Kearney & Company provides a variety of financial services to the Federal Government, including financial statement audits, IT audits, and various consulting services. For more information regarding what services we offer, click here.


Kearney & Company is consistently rated a Best Place to Work. One of the top CPA firms in the country, Kearney & Company is ideal for those looking to start or grow their careers. For a full listing of open positions, click here.

Vulnerability Scanning: Understanding and Interpreting Results

Vulnerability scanning can seem like a daunting task, but protecting the data is of the utmost importance in today’s ever-expanding digital world.

Vulnerability Scanning: Understanding and Interpreting Results

By Ali Booher, Matthew Davidson, Chris Heasly

More than 2.5 quintillion bytes of data are created every day.(1) Keeping that much data safe requires ongoing assurance that the systems and platforms hosting the data are free from vulnerabilities that would enable a malicious actor to exfiltrate the data. One of the best ways to accomplish this is through vulnerability scanning. According to the National Institute of Standards and Technology (NIST) Computer Security Resource Center (CSRC),(2) vulnerability scanning is a technique used to identify hosts/host attributes and associated susceptibilities. The technique does not address the questions of what a vulnerability is and, if scanning identifies a vulnerability in a system or environment, how an organization determines its impact and the actions necessary to remediate the weakness. Therefore, the intent of this article is to provide a better understanding of the vulnerability scanning and remediation process, specifically in the following areas:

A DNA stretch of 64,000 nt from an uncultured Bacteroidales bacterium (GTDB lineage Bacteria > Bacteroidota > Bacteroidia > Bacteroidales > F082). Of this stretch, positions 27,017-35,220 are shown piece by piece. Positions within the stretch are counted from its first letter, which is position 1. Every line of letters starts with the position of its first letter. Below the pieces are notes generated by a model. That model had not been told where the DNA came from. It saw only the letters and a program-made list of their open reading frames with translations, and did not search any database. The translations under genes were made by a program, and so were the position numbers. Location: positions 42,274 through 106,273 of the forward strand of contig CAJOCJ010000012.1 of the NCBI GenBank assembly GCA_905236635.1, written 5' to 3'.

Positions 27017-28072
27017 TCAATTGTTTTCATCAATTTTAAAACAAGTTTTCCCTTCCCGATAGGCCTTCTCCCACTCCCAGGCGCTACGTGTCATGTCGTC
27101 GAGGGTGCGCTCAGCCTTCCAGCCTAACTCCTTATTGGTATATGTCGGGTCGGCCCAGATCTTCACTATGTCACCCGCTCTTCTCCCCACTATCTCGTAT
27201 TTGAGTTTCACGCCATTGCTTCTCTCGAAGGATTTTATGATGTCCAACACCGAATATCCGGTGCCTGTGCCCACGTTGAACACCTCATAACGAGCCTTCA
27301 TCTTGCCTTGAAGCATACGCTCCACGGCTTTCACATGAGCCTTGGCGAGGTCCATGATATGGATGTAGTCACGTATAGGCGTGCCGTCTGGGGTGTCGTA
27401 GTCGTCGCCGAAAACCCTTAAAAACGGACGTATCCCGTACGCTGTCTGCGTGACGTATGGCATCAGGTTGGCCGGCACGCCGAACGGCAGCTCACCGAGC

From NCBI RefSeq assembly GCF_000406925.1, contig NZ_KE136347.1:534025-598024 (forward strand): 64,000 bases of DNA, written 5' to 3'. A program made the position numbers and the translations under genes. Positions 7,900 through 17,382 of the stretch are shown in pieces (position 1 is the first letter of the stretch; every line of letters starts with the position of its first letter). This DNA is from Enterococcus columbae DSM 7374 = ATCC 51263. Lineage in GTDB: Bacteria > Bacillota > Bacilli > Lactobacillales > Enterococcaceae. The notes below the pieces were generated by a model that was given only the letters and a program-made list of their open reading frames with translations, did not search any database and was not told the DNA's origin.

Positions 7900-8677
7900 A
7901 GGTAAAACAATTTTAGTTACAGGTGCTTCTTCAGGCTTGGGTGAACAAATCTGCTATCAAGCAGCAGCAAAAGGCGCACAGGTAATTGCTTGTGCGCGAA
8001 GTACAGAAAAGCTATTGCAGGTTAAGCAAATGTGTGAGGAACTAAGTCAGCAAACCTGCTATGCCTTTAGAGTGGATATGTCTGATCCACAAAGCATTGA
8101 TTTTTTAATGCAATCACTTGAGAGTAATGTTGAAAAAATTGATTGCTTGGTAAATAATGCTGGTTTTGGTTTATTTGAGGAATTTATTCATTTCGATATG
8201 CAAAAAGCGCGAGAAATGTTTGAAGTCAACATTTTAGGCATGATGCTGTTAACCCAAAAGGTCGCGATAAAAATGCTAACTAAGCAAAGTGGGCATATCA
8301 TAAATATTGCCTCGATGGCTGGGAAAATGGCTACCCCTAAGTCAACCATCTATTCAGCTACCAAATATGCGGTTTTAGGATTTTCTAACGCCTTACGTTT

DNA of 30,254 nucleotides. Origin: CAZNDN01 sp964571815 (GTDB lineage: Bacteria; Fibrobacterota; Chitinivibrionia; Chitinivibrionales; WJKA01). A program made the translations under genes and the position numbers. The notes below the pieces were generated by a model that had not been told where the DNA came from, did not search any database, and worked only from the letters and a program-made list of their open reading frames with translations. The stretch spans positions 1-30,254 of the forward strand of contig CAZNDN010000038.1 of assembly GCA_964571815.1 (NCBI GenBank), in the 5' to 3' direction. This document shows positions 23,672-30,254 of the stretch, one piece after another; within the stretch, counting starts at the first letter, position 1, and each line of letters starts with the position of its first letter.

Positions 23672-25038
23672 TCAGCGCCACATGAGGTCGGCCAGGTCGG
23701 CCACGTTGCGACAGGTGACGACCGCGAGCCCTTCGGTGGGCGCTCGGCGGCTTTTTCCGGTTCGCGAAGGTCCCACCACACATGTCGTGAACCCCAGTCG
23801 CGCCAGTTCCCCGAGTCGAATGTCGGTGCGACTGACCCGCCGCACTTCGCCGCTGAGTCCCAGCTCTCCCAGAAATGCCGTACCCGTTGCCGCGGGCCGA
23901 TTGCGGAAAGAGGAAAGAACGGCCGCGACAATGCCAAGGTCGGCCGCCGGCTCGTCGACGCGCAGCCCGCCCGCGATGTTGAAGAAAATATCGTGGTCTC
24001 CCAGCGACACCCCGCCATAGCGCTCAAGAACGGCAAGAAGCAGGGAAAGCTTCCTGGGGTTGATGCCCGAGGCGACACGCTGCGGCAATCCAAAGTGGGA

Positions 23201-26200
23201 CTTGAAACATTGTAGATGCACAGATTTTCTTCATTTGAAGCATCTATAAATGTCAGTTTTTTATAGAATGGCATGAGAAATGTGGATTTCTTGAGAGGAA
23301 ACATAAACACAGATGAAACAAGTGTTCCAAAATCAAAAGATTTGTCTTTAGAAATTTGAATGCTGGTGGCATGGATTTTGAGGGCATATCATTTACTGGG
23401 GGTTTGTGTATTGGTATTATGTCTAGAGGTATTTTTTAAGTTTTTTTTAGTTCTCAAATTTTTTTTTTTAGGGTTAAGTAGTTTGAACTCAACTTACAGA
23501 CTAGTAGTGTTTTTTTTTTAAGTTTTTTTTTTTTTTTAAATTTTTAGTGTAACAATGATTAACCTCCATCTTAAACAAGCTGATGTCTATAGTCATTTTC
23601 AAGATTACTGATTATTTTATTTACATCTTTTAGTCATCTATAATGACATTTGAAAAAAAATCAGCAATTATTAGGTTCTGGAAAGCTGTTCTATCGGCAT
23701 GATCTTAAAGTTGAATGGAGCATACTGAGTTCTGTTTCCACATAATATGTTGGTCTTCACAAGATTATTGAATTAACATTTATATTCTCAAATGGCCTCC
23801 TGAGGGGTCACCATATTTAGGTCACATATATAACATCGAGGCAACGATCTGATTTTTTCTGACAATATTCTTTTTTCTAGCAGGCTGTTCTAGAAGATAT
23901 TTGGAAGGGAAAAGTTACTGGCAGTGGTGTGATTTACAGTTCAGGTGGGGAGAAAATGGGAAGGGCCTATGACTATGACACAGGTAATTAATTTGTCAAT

• Provide a more detailed explanation of the vulnerability scanning process
  • Offer a few tips, tricks, and thoughts on how to interpret vulnerability scanning results
  • Recommend strategies for remediating vulnerabilities.

What is Vulnerability Scanning?

Describing the concept of vulnerability scanning is complicated, but technical terms aside, it simply means the identification of some flaw in a system or network that would allow an unauthorized individual to gain access to the system, network, or data. These flaws stem from a variety of sources; however, the most common are associated with untimely implementation of vendor patches, misconfigured baseline configurations, and insecure source code. The sole commonality these three sources (and all remaining sources) have in common is that it is inefficient for a human to identify these weaknesses without the help of technology.

The risk of untimely implementation of IT corrections and the inefficiencies of manual reviews ultimately led to the development of vulnerability scanning software. Software automates the process of searching for weaknesses and allows for the gamut of scan types, ranging from a full network scan to a targeted scan on a particular machine. Additionally, software enables scans to identify all potential vulnerabilities or to determine whether a single, newly released vulnerability is present in an environment. The key to effective vulnerability scanning is the configuration of the scan parameters to ensure the appropriate scope, commensurate with the risk appetite, which enables meaningful and actionable results.

Interpreting Vulnerability Scanning Results

There are dozens of terms resulting from the conclusion of a vulnerability scan to inform on the severity of the vulnerabilities identified and how to best remediate them (e.g., Critical, High, Moderate, Low, Attack Vector, Common Vulnerability Scoring System [CVSS] Score). However, before ingesting the data comprising the identified vulnerabilities, users should validate that the scan achieved its objective. By utilizing a combination of evaluating scan parameters and results themselves, users can quickly identify the following to validate the meaningfulness of the results: